Wednesday, February 24, 2016

Integral Studies (2)

My consistent criticism of "Integral Studies" throughout my tenure on its various forums was that interpretation invariably consisted of the predominant use of the linear asymmetrical approach. This then invariably led to a reduction of the holistic notion of integration to that of differentiation.

Not surprisingly, in turn it led to numerous inconsistencies from an overall (i.e. integral) perspective.

The importance of number can perhaps be grasped from the fact that in this context, "1" holistically encapsulates the general method of interpretation that characterises our conventional approach to science and indeed to a considerable extent general intellectual discussion.

In this holistic context "1" precisely relates to the manner in which the polar opposites, which fundamentally condition all phenomenal experience, are related.

Two of these polar parings are especially important. So firstly external always implies internal (and internal implies external). Secondly part always implies whole (and whole implies part).

Now in 1-dimensional terms a clear separation is made as between these polar opposites. So typically - as in the scientific perspective - the external world (as objective) is abstracted from the internal knower (as subjective). In other words the subjective aspect of experience is reduced in an objective manner.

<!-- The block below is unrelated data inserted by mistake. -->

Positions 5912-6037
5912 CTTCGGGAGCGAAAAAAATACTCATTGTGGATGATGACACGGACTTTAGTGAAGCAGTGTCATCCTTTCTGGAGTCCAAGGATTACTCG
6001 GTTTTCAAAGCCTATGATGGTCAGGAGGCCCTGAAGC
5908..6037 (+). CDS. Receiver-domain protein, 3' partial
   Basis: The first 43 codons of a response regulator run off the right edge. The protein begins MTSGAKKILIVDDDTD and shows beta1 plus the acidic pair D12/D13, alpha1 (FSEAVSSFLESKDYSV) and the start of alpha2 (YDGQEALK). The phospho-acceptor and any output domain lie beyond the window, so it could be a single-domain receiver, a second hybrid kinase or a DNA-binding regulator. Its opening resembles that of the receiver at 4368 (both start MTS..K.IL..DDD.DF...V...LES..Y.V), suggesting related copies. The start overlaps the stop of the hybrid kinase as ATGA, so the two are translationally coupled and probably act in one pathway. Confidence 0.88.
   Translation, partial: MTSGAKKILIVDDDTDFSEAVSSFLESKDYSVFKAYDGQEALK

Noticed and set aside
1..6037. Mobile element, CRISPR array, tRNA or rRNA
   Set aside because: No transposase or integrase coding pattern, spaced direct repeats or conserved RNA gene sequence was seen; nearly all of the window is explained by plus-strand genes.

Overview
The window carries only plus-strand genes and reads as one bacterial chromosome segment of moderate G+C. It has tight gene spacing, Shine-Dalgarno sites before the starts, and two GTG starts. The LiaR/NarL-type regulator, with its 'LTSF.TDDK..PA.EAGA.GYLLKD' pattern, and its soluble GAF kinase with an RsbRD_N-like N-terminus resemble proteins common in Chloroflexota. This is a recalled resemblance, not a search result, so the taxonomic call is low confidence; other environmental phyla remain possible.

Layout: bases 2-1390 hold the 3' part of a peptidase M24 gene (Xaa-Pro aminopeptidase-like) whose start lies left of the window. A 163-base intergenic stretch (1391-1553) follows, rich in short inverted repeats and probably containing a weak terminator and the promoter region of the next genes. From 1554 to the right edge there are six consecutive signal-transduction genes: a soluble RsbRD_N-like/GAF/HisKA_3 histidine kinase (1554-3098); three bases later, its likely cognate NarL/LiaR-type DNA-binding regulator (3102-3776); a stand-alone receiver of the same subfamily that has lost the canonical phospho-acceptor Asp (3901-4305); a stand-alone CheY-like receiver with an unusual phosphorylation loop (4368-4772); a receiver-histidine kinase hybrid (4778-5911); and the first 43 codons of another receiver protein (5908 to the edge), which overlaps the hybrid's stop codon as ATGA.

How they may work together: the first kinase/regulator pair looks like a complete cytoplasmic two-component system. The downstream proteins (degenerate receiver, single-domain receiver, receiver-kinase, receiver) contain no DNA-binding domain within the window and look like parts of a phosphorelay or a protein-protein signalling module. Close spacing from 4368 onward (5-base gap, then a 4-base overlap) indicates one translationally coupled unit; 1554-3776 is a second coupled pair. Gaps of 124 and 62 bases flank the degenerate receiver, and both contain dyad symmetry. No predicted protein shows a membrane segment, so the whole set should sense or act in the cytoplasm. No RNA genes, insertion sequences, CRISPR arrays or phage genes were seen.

Likewise, the parts are abstracted from the whole (with the whole effectively treated in quantitative fashion as merely the sum of its parts).

Therefore, in every relevant context, with respect to the polar opposites in experience, reality is interpreted in terms of just one isolated reference frame (that is treated in a somewhat absolute fashion).

What is truly remarkable - when properly grasped - that associated with every other number (≠ 1) is a unique manner for overall interpretation of reality.

And whereas (default) 1-dimensional interpretation is absolute, all other interpretations are of a dynamic interactive nature.